Stonewall Inn

New York, New York | C.1930

Photo Credit: Lewis Miller Design

The Stonewall Inn is a gay bar and tavern in the Greenwich Village neighborhood of Lower Manhattan, New York City. It is the site of the Stonewall riots of 1969, which are widely considered to be the single most important event leading to the gay liberation movement and the modern fight for LGBT+ rights in the United States.

In 1930, the Stonewall Inn operated as a speakeasy, which was soon raided and closed by federal prohibition agents. In 1934, the bar relocated to 51-53 Christopher Street, where a large vertical sign was installed with the name “Bonnie’s Stonewall Inn”. The inn operated here until 1964, when the interior was destroyed by fire.

Two years later, members of the Mafia invested in the building, turning it into a gay bar, and it became the largest gay establishment in the U.S. It was the only bar for gay men in New York City where dancing was allowed.

During this time, police raids on gay bars were very common, and in the early morning hours of June 28, 1969, police raided the bar. Tensions rose, and as police forces waited for patrol wagons to transport arrested suspects, a crowd began to grow outside of the inn, swelling as the night went on. Riots soon broke out, which transitioned into demonstrations with thousands of participants over the next six days.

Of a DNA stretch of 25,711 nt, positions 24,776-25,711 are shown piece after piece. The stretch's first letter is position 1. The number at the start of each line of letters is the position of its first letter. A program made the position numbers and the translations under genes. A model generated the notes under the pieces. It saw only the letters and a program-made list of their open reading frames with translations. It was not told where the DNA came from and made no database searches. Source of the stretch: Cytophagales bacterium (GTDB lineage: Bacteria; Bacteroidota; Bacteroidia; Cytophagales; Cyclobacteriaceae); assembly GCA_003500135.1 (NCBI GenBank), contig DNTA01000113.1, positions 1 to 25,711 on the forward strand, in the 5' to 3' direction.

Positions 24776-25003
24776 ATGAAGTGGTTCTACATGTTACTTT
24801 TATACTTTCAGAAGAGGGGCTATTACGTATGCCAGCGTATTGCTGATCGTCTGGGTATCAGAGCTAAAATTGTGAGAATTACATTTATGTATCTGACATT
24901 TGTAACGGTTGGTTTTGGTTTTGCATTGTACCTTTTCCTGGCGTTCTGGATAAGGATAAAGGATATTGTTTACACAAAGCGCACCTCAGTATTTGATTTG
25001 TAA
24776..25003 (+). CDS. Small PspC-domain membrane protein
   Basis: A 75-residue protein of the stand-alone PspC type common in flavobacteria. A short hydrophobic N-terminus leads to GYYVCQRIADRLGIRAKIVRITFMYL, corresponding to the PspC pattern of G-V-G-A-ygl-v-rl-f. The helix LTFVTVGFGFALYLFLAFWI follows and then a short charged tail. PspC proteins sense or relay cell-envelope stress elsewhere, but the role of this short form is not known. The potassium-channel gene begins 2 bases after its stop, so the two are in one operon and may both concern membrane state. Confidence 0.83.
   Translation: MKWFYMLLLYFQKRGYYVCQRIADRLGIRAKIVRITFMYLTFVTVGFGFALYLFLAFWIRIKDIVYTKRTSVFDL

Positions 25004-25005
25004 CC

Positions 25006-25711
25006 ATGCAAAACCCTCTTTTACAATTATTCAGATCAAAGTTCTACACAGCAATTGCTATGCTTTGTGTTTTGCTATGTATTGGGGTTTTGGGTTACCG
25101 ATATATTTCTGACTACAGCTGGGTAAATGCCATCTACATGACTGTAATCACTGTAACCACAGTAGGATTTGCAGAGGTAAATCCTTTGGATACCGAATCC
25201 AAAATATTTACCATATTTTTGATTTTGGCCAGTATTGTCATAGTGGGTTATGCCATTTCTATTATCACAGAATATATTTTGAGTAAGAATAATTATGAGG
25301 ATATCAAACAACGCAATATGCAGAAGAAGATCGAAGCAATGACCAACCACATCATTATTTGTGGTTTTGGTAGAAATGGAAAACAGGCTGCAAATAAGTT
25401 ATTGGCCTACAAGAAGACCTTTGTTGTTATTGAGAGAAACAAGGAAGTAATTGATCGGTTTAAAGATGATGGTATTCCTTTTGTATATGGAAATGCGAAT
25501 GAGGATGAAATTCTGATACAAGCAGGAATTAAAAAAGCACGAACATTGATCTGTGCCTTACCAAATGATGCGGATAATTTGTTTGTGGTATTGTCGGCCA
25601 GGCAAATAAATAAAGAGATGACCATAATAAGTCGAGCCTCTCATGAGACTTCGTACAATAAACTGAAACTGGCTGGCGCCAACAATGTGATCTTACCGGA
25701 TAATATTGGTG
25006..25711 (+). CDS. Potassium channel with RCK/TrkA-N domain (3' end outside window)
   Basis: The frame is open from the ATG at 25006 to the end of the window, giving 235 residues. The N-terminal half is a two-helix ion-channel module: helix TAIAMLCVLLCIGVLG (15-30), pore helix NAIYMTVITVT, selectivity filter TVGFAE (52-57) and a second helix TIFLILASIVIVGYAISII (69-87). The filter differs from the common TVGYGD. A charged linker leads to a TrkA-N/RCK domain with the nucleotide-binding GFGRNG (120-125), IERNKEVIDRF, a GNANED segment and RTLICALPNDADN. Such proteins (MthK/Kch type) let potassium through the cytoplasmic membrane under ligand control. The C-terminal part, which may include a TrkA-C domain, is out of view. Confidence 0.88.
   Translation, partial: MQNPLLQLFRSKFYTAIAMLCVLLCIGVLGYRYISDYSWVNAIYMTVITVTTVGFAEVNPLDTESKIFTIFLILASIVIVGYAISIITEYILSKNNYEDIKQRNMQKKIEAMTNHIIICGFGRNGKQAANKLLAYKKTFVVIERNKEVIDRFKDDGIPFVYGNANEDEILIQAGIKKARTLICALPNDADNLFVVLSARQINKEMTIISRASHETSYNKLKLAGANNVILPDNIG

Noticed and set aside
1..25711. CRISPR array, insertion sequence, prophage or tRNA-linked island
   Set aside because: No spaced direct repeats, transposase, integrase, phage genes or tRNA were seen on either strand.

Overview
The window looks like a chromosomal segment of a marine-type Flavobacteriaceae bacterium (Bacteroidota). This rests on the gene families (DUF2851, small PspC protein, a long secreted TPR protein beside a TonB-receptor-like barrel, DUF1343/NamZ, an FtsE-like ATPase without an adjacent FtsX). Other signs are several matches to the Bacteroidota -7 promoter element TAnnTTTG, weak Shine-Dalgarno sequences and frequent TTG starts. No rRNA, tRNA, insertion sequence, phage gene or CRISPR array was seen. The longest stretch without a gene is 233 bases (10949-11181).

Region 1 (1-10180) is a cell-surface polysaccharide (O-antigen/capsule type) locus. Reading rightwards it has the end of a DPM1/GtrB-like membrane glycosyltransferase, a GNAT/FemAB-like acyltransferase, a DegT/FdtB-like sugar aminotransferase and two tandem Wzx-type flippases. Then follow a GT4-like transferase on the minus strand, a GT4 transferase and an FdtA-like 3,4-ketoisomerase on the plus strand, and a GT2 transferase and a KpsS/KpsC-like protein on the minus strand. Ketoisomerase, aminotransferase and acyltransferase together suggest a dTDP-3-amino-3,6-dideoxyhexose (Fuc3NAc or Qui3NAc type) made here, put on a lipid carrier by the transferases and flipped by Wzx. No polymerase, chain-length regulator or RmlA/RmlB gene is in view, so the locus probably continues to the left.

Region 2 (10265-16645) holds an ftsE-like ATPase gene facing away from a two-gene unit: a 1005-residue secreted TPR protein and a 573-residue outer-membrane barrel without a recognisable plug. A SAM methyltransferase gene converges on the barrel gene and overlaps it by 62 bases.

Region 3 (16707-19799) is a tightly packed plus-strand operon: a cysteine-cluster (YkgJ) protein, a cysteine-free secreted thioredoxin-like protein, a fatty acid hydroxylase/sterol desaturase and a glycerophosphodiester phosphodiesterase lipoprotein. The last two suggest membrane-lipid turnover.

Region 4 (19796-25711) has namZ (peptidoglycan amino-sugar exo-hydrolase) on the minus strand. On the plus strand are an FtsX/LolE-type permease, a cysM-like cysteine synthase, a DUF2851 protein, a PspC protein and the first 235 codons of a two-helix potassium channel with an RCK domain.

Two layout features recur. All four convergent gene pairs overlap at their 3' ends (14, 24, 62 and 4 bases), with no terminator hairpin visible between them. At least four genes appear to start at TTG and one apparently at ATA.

The events that took place at Stonewall led to the first gay pride parades in the United States and many other countries. On June 28, 1970, a march was led from Greenwich Village to Central Park.

In June 1999, through the efforts of the Greenwich Village Society for Historic Preservation and the Organization of Lesbian and Gay Architects and Designers, Stonewall became the first LGBT-history site in the country listed on the National Register of Historic Places, and later, the first LGBT-history site in New York City.

In March 2007, the Stonewall Inn was ultimately reopened and continues to pay homage to its historic movement for equality.

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